Social Schizophrenia

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After All This Time
Gaiman: Ending
Title: After All This Time
Author: eponine254
Fandom/Character(s)/Pairing(s): HP (Lily and Snape)
Genre: General
Rating: G
Words: 3071
Challenge/Prompt: fictionland #09: These Pens Were Made for Writing. Prompts 10 (Quote: "Love never dies a natural death. It dies because we don't know how to replenish its source. It dies of blindness and errors and betrayals. It dies of illness and wounds; it dies of weariness, of witherings, of tarnishings." -Anais Nin), 11 (Prompt: You & me) & 14 (Song: Marchin’ On).
Warnings: None
Summary: Lily knows that she's losing her best friend. Looking back one day, she wonders if she could have done things differently.

After All This Time

Lily was shaking with fury as she climbed back through the portrait hole.

“You all right there, Evans?” James Potter called from beside the fire, where he and his cronies were no doubt plotting something illegal, dangerous, unpleasant, or a combination of all three.

She ignored him. As if she didn’t have enough idiots to deal with.

She could feel tears in her eyes as she began to make her way back to her dormitory, her hands clenched so tightly that the nails dug into her palms. She stopped at the foot of the staircase, not sure she wanted to face the other girls. She knew they would be waiting for her to come back with some lurid story about why that Severus Snape was waiting outside the common room for her. News of the incident by the lake had spread through the school with a speed which only an exam-time need for distracting gossip could foster. Lily could already picture the smug look on Mary’s face as she pressed Lily to say something horrible about Severus.

But Lily didn’t want to. She couldn’t do that to him. She was angry, furious with him, but the memory of the skinny boy shivering in the corridor the other side of the portrait did nothing to fuel her anger. Besides, despite everything, he was her friend.

Or at least, he had been.

Could it really be over? Was she really relegating their friendship to the past tense? He was her oldest friend. They’d always been there for each other. Maybe even... No. She pushed that particular thought aside very quickly. They were friends. They had always been friends. But after everything that had happened...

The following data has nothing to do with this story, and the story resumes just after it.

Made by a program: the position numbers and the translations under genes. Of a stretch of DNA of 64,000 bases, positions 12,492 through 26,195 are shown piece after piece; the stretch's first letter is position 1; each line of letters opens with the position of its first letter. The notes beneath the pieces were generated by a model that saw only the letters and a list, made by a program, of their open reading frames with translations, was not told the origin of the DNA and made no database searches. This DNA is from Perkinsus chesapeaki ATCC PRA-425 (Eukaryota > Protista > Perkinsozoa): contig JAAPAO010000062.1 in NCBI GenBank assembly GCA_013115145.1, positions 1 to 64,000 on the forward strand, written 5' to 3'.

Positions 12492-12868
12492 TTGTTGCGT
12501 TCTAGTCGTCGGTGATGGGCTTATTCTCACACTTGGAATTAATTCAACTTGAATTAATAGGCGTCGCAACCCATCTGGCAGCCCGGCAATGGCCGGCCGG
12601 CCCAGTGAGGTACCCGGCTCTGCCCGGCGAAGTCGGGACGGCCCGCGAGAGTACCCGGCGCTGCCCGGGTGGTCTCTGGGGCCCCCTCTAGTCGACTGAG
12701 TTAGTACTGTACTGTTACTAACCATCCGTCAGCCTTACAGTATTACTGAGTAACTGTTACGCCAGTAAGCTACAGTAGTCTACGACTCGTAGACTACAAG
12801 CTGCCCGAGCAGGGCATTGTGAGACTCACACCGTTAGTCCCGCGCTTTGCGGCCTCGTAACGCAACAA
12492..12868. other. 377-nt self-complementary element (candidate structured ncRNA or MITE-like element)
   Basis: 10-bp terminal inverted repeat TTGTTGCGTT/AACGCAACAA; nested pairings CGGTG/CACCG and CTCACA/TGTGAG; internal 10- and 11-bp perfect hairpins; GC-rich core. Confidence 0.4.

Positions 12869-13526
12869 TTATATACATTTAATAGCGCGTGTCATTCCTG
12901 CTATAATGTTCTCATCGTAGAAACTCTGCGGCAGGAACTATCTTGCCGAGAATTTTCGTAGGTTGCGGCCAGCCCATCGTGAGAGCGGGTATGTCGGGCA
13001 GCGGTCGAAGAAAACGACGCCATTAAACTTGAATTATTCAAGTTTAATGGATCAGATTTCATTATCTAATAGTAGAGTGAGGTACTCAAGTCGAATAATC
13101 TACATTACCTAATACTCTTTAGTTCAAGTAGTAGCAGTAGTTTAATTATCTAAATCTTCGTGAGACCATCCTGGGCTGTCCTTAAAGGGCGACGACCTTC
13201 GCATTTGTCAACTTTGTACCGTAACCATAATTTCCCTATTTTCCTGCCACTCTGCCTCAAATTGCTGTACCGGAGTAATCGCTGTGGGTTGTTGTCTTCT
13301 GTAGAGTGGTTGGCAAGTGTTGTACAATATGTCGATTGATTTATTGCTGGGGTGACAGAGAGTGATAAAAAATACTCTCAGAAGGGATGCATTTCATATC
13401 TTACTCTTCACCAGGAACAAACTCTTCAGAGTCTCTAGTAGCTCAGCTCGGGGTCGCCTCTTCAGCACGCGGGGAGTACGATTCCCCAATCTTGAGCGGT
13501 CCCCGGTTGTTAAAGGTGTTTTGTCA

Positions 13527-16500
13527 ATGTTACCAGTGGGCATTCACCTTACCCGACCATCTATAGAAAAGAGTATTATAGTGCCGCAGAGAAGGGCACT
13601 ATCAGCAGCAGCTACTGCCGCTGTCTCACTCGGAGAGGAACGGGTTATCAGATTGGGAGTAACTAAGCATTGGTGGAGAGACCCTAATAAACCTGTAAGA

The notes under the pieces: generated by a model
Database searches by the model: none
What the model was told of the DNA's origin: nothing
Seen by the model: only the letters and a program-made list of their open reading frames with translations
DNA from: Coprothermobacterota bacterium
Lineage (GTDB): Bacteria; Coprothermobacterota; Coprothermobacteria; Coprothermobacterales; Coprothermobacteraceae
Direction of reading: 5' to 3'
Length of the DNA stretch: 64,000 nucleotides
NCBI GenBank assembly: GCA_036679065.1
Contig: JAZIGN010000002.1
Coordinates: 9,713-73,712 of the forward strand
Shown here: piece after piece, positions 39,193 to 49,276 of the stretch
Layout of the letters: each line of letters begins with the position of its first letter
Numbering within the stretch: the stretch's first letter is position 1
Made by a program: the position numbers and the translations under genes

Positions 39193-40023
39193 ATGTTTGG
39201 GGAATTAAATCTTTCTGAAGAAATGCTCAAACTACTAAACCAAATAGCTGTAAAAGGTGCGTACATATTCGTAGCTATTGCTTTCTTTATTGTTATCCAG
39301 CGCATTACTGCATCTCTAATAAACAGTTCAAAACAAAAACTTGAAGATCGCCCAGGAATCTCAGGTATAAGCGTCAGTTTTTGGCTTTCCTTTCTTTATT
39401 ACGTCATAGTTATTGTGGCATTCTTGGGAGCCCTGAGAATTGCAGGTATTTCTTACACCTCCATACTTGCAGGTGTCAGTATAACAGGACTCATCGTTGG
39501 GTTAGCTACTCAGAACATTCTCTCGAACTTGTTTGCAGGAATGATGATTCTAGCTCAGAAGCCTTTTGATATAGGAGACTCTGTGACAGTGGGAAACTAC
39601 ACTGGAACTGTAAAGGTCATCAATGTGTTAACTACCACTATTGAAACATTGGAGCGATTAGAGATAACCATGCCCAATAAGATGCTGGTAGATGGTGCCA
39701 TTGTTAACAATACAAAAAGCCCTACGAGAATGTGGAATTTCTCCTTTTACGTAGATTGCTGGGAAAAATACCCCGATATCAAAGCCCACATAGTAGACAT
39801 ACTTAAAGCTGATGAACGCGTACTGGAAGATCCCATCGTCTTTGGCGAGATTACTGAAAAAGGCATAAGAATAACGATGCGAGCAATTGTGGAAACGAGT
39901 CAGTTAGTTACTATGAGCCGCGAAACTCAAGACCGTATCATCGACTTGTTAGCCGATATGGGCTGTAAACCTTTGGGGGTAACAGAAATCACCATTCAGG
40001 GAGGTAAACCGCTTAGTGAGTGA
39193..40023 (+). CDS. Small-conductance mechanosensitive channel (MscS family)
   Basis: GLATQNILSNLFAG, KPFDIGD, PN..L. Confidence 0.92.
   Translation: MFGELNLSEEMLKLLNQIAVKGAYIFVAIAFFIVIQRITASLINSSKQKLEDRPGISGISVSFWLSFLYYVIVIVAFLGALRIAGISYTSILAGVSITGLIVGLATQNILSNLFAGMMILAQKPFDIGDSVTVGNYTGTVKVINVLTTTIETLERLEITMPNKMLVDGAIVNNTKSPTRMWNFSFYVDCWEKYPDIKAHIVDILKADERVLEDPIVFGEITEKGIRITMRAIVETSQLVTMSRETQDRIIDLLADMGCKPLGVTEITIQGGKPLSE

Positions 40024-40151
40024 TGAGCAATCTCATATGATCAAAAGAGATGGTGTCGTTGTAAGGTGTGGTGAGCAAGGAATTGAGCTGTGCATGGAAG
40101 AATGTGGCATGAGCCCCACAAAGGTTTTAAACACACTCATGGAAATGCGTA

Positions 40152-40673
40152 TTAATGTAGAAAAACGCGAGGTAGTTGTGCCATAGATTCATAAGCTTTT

A sudden silence in the common room shook her from her thoughts. The Potter boy and his ghastly hangers on were staring at her. She supposed she must look a little crazy, standing frozen, in dressing gown and fluffy slippers, frowning into space.

She would just have to brave the other girls. Even their need for gossip was better than the blunt curiosity of the boys by the fire. She was not about to let them know how much Sev’s betrayal had hurt her. It would only make Potter think he’d achieved something by being an obnoxious bullying... toerag. The word wasn’t nearly strong enough, but she had never been able to shake a particular properness about her thoughts, no matter how much she was teased for it. So a toerag he would have to be until such a time as she could bring herself to think anything stronger of him. God knew he deserved it. Refusing to so much as glance in his direction, she climbed the staircase to her dormitory.

Lying in bed a short time later, having managed to evade her roommates’ questions by pretending to have a headache, her thoughts returned to her best friend. A stab of guilt shot through her. She wanted to be hard-hearted. She wanted to walk away. After all, it had been clear for months that she was losing Sev. Nothing she said could convince him that his friends were bad for him. She didn’t know how much longer she could ignore what they were up to. Ignore the things they thought about people like her.


It wasn’t even the word that had stung so much. She was used to it. And the irony of the term was that, having grown up with Muggles, it didn’t hold the same sting for her as it did for those who had spent their lives knowing how foul a swear word it was. It was the fact that he had said it. She cursed her stupid naïveté. Had she really believed that it wasn’t what he had thought all along? She’d been so happy to be ignorant, to pretend that he, unlike his friends, didn’t care about anything as stupid as blood status.

She wondered if he was still waiting outside the portrait hole. The thought gave her no pleasure. Guilt twisted Lily’s insides. She hadn’t even listened to him. He had tried to apologise. And even though she knew it wasn’t enough, knew that apologising for what he had said to her didn’t change what he really thought, it somehow didn’t make her feel better about the way she had given him the cold shoulder.

She cried into her pillow so that the others would not hear her.


They met after breakfast, down by the lake. The summer holidays had not officially started, although their own exams had finished, which meant that they had the day to themselves.

“I’ve been trying to find you for days,” Lily said, looking up at Sev as they walked along the lake, Sev moodily throwing bits of toast to the giant squid, which accepted them with a lazy tentacle. “I didn’t see you in the Great Hall.”

Sev shrugged, but said nothing.

Lily exhaled in exasperation. “Look, Sev,” she said. “You can’t go giving me the cold shoulder now.”

“And why not?” he asked, turning to her, with such a fierce look on his face that Lily spluttered, caught off guard.

“Because... Because I’m not the one who screwed up here! If anyone should be ignoring anyone, I should be ignoring you.”

“Go ahead, then,” the boy said, turning his gaze back to the lake and lobbing a piece of toast into it with unusual force.

“Ok, ok,” Lily said, taking hold of his arm and moving to stand in front of him so he couldn’t avoid looking at her. “You know I don’t want to. I’m sorry I wouldn’t listen to you, ok? I just – ”

“I know,” Sev said, looking down. He still wouldn’t meet her eye. “I shouldn’t have said what I did. Not to you.”